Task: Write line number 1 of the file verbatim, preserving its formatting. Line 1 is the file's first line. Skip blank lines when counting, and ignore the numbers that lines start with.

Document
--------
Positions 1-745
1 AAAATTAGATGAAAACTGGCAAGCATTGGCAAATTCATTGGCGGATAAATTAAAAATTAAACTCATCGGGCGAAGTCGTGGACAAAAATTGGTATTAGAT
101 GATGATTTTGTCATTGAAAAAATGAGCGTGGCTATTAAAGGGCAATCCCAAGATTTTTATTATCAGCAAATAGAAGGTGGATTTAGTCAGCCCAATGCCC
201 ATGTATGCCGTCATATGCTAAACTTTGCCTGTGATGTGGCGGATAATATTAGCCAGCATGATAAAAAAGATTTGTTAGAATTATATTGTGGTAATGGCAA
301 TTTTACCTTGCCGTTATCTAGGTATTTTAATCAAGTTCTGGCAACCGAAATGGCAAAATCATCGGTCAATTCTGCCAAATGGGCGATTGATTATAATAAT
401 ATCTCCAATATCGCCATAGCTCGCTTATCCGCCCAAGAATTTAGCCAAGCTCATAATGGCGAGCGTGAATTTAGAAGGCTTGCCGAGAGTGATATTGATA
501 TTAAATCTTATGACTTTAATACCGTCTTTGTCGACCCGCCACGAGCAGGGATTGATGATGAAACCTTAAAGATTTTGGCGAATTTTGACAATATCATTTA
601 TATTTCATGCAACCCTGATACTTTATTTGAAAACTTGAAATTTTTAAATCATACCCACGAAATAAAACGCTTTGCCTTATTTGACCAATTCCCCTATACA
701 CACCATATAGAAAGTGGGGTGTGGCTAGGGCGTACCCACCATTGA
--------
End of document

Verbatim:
Positions 1-745